Michael Bosworth at the Burchfield Penney
The House has Gone Down…
Michael Bosworth’s photographs at the Burchfield Penney Art Center
He calls it “painting with light.” Not a novel description of the art of photography. But for Michael Bosworth, his work on show at the Burchfield Penney Art Center, with novel reference to an unusual amalgam of photography plus video techniques, and strange but beautiful end product.
The title of the show is The House has Gone Down, and the Lamps are Out. A quote or near quote from the classic text and images treatise on Alabama sharecroppers during the Depression by James Agee, writer, and Walker Evans, photographer, entitled, ironically, Let Us Now Praise Famous Men. The Bosworth installation makes constant allusion to the Agee and Evans volume, and partakes of some of the positive characteristics and negatives of that work.
Positive characteristics mainly related to the stark beauty of the visuals—though of very different sorts—in both cases. Negatives related to verbal excesses in which Agee indulges, as in his pleonasms of apology for undertaking a writing project for which he claims to lack the requisite literary ability, but then goes on to dazzle with his poetic prose descriptions, which can become excessive in their own right. And lack of qualification in other ways as well, such as to geographical and general cultural background.
Bosworth’s verbal excesses occur in terms of an overabundance of text expository material—in wall copy in the gallery, and further material on the gallery website—and related possible message overload. The installation messages range from sense of fear and dread almost in the abstract, to slavery and its aftermath as fatal flaw of the American enterprise, to Hollywood horror movies, to something maybe about Trump and his base.
Differences from Evans have to do with the way Evans’s photos declare and proclaim: no illusions. What you see is what is. The way it is. These dirt poor people, these unpainted shack dwellings. Whereas Bosworth’s photos and video are all about illusions. About how Hollywood movies—in terms of topics and in terms of techniques—invoke fear and dread. The herky-jerky, protagonist-point-of-view approach in the middle of the night toward the abandoned shack in the woods. Unless Freddy Kruger is lurking there. Which of course he is.
The shack house in the woods that features in Bosworth’s work is an overseer’s cabin remnant of a North Carolina slave-era plantation. The surrounding woods grew up subsequent to the economic failure of the plantation sometime early twentieth century.
In the expository material, Bosworth tells how he constructed the video “as a stop-animation from thousands of still images. I shot the images in the darkened forest at night, using a flashlight to paint with light. Exposures were twenty seconds long, allowing me to paint in sections of the house for each image.” The results were then processed and edited into a sequence of still photos video.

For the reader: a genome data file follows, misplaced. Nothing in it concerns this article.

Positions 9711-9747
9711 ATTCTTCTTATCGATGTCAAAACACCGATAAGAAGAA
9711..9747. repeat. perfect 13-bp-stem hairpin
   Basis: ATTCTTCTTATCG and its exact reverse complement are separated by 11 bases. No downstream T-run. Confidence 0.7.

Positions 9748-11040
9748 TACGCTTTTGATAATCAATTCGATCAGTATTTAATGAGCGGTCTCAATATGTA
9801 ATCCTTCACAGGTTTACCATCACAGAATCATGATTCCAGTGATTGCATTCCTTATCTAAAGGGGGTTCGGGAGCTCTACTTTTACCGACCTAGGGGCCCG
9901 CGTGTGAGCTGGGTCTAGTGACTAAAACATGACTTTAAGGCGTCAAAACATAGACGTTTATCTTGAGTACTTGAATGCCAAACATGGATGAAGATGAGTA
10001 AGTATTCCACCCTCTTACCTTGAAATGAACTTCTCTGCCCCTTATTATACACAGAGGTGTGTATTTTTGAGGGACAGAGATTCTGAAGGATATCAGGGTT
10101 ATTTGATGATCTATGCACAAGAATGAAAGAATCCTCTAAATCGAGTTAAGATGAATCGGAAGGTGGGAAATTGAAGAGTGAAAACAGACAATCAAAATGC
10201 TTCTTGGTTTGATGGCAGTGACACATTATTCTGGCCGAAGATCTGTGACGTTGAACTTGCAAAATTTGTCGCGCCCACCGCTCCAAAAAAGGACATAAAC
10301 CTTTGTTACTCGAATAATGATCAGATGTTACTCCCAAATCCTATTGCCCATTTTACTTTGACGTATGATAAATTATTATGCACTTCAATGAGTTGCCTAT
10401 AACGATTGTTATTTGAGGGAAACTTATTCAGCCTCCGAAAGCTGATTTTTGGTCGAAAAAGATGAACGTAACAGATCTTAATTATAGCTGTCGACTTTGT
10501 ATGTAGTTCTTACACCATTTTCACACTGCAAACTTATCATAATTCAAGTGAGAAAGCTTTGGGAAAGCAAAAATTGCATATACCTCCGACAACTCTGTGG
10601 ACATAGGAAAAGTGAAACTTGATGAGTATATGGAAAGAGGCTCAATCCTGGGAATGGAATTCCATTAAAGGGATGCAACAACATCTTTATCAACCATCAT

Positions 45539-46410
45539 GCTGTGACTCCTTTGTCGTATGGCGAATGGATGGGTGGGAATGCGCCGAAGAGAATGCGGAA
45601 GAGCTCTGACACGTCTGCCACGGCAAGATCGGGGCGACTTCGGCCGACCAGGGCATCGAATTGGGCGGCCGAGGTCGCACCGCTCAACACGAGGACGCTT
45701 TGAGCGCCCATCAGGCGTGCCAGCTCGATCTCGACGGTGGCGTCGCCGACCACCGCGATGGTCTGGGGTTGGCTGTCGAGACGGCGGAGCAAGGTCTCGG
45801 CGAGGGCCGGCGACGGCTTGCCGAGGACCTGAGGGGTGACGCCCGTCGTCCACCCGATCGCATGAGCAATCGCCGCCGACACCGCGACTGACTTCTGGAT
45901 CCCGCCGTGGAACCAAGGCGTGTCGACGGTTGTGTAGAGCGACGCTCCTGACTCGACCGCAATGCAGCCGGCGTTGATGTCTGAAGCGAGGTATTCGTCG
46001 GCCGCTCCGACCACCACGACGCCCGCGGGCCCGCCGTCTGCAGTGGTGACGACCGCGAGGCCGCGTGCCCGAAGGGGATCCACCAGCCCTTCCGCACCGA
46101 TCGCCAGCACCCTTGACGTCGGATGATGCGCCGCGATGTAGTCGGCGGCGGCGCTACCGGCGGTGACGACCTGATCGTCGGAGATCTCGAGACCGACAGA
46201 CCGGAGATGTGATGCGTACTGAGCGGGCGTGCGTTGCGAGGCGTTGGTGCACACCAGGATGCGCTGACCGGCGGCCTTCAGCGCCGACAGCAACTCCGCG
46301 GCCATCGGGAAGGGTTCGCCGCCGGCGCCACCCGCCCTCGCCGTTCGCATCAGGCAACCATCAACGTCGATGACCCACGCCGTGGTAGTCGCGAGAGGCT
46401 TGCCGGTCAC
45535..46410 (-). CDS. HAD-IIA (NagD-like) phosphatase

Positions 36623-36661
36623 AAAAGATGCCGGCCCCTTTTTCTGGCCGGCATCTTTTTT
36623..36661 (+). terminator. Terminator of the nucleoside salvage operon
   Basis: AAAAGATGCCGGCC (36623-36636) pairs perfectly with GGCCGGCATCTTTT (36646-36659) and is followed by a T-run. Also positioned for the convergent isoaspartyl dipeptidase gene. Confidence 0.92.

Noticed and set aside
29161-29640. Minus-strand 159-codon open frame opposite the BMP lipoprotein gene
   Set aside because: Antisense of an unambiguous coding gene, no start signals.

The final result “flickering house in the woods” imagery is intended to invoke “the crafted atmosphere of Hollywood horror films” as well as “true tales of spook light sightings,” he says.
The exhibit is in the gallery Project Space, appropriately darkened and populated with sapling pole trees hung with clumps and bundles of Spanish moss, in one case vaguely reminiscent of a human form, like a lynching victim. Toneless staccato sound effects mimic horror film suspense soundtracks, but when I visited the installation, shortly after the Las Vegas tragedy, I was mostly reminded of the muted machine gun fire background noise to the concert crowd in chaos footage.
A Bosworth personal history story amid the expository material helps explain the fear and dread thematic in the present work and some of his previous work. (The little townscapes under water, with glancing reference to climate change related environmental disaster events, starting with Katrina, but now including Harvey, Irma, and Maria. The obsession with the Salton Sea—another environmental disaster—ghost structures.) He relates that a grandmother who lived in England through the First World War years before immigrating here, “was very cautious, and warned us of many things when I was growing up…” Nothing specific, he says, “but a sense of dread” haunted her, and to some degree, apparently, was communicated to him as well. “Even into my adulthood,” he says, “there were two things I had to promise: never to purchase a German car, and to avoid the mountains of West Virginia.”
The Bosworth installation continues through October 29.